My point of all this is that manufacturers put a LOT of thought into what they do, and what they give us. The “us” is much larger than those of us on card blogs.
But that’s just my opinion. Which brings me to another point.
What is my, or anyone’s opinion worth? In this context I think my opinion holds some value, I’ll explain why. Part of my professional portfolio is running the marketing initiatives for a pretty sizable division. I collect market data and use it to design advertising initiatives. In other words I have real world experience in the marketing arena. I am not just talking out my ass. That’s not to say I am above talking out my ass, I am just not doing it here. My point is be aware of who is doing the talking, or more correctly the blogging.
Earlier I used the term pundit, a term I use a lot when talking about what’s going on in the card world. When I say pundit I mean someone who is in the business of giving their opinion. Pundits are a group that have really messed things up in recent years. They present themselves as experts but are just dudes with opinions. They like to blur the lines between facts and those opinions. Glenn Beck I am looking at you.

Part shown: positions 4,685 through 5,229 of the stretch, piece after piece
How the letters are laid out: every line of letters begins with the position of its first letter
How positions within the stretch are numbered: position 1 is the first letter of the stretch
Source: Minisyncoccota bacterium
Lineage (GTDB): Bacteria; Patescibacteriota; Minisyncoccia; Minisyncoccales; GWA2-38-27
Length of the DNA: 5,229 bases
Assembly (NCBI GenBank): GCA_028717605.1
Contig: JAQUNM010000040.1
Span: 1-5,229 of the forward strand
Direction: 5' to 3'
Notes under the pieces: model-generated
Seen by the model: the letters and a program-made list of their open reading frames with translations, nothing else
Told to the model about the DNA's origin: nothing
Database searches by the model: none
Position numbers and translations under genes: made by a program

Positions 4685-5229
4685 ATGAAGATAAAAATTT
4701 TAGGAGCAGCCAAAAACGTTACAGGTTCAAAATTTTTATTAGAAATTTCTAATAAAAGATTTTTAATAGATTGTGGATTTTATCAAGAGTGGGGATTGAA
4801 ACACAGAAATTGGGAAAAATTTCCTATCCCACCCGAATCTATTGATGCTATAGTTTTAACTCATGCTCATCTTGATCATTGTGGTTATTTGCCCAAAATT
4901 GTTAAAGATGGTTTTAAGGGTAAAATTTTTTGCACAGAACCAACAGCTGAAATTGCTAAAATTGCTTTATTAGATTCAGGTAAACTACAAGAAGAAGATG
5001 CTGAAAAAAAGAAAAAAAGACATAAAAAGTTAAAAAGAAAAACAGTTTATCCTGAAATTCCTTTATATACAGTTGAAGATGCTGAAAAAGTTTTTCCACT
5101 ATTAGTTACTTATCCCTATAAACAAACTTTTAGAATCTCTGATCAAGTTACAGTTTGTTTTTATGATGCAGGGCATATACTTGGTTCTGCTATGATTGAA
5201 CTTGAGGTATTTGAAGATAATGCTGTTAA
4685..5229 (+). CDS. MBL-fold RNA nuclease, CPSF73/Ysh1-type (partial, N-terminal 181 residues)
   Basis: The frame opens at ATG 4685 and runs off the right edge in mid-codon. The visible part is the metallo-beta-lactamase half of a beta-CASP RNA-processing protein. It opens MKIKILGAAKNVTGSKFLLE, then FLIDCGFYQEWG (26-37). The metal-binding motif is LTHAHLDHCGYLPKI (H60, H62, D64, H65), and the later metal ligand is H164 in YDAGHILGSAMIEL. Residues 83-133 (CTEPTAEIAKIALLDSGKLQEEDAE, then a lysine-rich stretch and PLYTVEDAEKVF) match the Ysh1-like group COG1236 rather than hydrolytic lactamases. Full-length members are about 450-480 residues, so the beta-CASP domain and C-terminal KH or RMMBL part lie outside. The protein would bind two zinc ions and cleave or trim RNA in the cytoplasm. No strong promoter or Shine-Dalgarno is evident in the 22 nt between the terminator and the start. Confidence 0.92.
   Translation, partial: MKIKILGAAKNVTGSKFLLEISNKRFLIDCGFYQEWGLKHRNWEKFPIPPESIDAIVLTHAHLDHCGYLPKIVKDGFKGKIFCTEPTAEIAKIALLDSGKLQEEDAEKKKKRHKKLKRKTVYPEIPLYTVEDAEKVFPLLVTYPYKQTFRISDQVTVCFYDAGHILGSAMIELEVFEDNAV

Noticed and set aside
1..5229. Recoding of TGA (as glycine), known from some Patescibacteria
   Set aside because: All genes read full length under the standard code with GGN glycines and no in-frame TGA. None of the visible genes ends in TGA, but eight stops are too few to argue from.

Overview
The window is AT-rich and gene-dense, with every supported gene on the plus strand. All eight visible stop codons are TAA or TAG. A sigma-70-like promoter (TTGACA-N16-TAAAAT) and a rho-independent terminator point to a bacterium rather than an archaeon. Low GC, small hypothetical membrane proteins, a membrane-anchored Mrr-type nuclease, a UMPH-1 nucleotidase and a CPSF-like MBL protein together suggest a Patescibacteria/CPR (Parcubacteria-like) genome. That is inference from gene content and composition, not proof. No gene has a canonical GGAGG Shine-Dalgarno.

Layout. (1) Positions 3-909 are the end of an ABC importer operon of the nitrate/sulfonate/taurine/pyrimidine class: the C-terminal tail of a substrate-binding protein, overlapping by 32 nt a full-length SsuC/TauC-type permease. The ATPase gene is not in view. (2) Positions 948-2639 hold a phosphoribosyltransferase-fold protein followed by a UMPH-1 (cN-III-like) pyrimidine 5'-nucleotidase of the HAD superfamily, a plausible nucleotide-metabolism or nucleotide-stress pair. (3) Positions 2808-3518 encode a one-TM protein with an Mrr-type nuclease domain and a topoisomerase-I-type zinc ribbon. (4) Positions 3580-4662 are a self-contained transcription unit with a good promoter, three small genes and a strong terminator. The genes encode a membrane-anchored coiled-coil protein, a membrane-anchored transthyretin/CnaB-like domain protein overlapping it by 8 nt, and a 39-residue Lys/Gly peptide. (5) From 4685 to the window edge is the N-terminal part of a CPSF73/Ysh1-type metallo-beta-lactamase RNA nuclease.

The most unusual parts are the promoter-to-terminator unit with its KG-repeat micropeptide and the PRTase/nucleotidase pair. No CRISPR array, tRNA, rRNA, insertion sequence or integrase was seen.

A few months ago I put forth this post. In it I present some facts:
1. Don Mattingly had a card in the 1984 Donruss set.
2. Don Mattingly was a popular player with stats considered by most to be good.
3. At one point his Donruss rookie card sold for $100
I also presented the opinion it is the most iconic card of the ’80s. I present it with conviction and data to support it, but it is still opinion. You can take it or leave it.
That’s the message here, just because someone has a forum doesn’t mean they know what the hell they are talking about. In the same breath I would also say those of us with the forum don’t owe anything to anyone either.
If one blog wants to talk about how much the card companies all suck they have the right. If I want to babble on using business and social science terms on a card blog I have the right. If Beardy wants to post his skillfully crafted satire of Topps he has the right. It’s up to the reader to choose what they want to read, and to be critical of what they are reading.
The point of all this is be aware of what role blogs and bloggers play in the hobby. Don’t overlook us but also don’t give us to much credit. We do this because we can and because we like telling people what we think. It’s up to you to decide if it’s worth paying attention.